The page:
This is exactly the point I mentioned earlier, about the transitory point in the band's career. I had noticed the distinction in sounds when I first listened to the album at the turn of the century but couldn't put my finger on exactly what the issue was. Doing research on it recently made it more apparent. This album was actually two different sets of songs sculpted and edited to appear as a cohesive album. The more riff-centric, rock songs were mostly written during the band's Freakshow era of writing, while the more diverse and explorative pieces like 'Paint Pastel Princess' and 'Point of View' were written much closer to the recording of the album. When Daniel Johns refers to the album as a style shift and demarkation point for the band, he was dismissing the first two albums the band made as kids in their garage making grunge music, while this album and the two excellent ones after were the work of adults, as in this telling quote:  

"To me, I honestly feel like our first record was Neon Ballroom. I've never felt any different. I don't feel like our first two albums were Silverchair: that's our teenage high school band. I don't like them at all. I listen to them and go, 'That's cute', especially the first one, because Frogstomp we were 14. But the second one we're like 16, I'm like 'You're getting older. You're running out of chances'"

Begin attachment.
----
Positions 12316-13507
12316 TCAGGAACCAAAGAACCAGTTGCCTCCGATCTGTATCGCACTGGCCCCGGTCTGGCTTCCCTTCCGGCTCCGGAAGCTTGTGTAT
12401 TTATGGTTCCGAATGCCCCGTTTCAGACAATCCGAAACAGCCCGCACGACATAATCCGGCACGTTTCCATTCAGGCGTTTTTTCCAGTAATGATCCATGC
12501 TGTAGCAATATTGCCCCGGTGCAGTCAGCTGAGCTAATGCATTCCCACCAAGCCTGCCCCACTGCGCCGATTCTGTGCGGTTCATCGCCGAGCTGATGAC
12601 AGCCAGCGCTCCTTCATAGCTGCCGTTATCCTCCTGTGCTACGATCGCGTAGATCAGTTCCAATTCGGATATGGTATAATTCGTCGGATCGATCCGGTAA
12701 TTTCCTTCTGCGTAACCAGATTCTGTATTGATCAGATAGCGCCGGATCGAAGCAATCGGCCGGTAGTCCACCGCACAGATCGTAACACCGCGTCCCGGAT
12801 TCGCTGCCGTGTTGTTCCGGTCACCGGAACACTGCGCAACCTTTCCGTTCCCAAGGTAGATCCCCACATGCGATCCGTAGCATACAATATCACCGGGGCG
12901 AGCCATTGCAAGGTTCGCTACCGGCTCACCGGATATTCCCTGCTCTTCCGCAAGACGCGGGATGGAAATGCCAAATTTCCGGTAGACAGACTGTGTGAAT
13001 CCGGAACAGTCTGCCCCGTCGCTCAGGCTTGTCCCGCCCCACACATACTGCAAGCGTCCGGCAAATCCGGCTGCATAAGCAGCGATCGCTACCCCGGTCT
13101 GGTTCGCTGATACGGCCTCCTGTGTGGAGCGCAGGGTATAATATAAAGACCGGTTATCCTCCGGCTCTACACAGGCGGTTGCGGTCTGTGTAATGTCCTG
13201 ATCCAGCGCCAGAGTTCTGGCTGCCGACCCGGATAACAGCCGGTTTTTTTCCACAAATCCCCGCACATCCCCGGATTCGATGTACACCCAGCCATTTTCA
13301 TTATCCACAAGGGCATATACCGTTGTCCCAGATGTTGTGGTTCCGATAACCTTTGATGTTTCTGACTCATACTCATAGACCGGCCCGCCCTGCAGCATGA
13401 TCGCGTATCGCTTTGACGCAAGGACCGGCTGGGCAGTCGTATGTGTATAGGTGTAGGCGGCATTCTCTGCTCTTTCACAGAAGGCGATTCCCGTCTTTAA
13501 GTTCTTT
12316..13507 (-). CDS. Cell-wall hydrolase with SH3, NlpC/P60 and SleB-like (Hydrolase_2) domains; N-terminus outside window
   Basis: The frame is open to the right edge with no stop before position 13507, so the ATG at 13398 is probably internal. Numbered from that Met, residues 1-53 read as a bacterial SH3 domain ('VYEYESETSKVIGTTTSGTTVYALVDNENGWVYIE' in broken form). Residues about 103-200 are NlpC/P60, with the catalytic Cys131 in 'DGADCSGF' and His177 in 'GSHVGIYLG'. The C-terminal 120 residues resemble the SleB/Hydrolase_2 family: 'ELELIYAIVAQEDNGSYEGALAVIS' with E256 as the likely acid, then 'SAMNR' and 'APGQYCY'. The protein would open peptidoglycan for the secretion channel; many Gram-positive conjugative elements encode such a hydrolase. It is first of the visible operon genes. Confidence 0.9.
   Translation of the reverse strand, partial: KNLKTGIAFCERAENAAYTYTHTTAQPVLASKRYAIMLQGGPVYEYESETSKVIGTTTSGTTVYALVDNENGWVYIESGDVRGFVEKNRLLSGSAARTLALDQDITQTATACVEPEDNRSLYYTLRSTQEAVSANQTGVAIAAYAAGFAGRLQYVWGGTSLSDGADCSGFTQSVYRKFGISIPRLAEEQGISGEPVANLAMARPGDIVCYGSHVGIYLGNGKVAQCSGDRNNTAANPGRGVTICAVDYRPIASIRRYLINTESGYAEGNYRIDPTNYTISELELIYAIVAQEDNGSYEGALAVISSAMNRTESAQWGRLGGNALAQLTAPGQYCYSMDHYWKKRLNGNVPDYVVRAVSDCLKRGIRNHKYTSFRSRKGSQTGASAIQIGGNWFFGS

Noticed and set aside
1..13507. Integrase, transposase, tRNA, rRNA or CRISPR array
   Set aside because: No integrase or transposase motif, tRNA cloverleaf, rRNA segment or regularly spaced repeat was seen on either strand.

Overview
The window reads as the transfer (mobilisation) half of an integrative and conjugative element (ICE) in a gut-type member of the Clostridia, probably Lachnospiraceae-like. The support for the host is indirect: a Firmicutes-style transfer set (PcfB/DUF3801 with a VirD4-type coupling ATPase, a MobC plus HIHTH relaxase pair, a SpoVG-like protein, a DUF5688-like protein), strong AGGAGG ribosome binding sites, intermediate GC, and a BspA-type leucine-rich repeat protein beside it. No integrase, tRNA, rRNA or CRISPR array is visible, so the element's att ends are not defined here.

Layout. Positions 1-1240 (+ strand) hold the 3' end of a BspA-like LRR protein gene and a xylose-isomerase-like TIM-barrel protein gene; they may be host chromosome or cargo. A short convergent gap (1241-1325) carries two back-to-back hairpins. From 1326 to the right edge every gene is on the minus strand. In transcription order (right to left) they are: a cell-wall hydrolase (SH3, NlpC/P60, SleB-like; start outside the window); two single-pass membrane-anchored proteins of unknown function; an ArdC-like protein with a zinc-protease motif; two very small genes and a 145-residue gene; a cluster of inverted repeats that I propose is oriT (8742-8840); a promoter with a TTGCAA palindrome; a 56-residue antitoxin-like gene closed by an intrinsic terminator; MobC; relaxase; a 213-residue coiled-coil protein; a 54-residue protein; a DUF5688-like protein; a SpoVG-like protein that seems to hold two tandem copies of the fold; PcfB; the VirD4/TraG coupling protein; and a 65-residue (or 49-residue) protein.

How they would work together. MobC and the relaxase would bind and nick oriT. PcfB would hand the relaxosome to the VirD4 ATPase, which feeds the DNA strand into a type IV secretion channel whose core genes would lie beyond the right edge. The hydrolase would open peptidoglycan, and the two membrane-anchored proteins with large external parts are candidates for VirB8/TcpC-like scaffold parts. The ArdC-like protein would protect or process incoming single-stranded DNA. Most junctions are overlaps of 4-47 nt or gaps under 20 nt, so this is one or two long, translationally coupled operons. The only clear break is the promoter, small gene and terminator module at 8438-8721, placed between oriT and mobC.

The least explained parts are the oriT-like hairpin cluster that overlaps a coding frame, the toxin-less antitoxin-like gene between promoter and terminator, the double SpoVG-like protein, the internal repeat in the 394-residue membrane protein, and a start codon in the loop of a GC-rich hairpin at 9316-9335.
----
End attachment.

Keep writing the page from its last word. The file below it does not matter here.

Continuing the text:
The secret reality of the situation, though, was that half of this album was actually remainders of that same garage band, even if they were a worldwide phenomenon. It's an impressive honing of tone, one that actually makes me appreciate the album even more from knowing this fact. That it marries two distinct periods of someone's writing and song craft so convincingly just shows how high the quality of the songs and production actually are. 

Neon Ballroom, while in some places flawed and grim, is actually a great record. It's full of secret, strange things. In my mind I think of listening to the album akin to exploring a haunted house - the ghosts of Johns' personal demons haunt a place full of violins and pianos, occasionally knocking around some heavy furniture and sending cobwebs and dust into the air. There are some really spectacular songs on display here - the new wavy album closer 'Steam Will Rise' is gorgeous, with it's off-kilter drums and plodding bass. 'Paint Pastel Princess' is a vibrant and shimmering example of how amazing the sound can be when Johns is in a good mood. Thankfully these were all signs of things to come, as the band has only gotten better with time. Their follow up albums, Diorama and Young Modern eclipse Neon Ballroom in their song-craft and spectrum, but this album is (for me) a great piece of work with an unusual history. It may be because of the laws that I appreciate it so much. It's like a musical growth spurt, if that makes any sense. I know this album may not be for everyone, but if you're at all intrigued I would recommend seeking it out, it's a fantastic Art Rock album from very young musicians.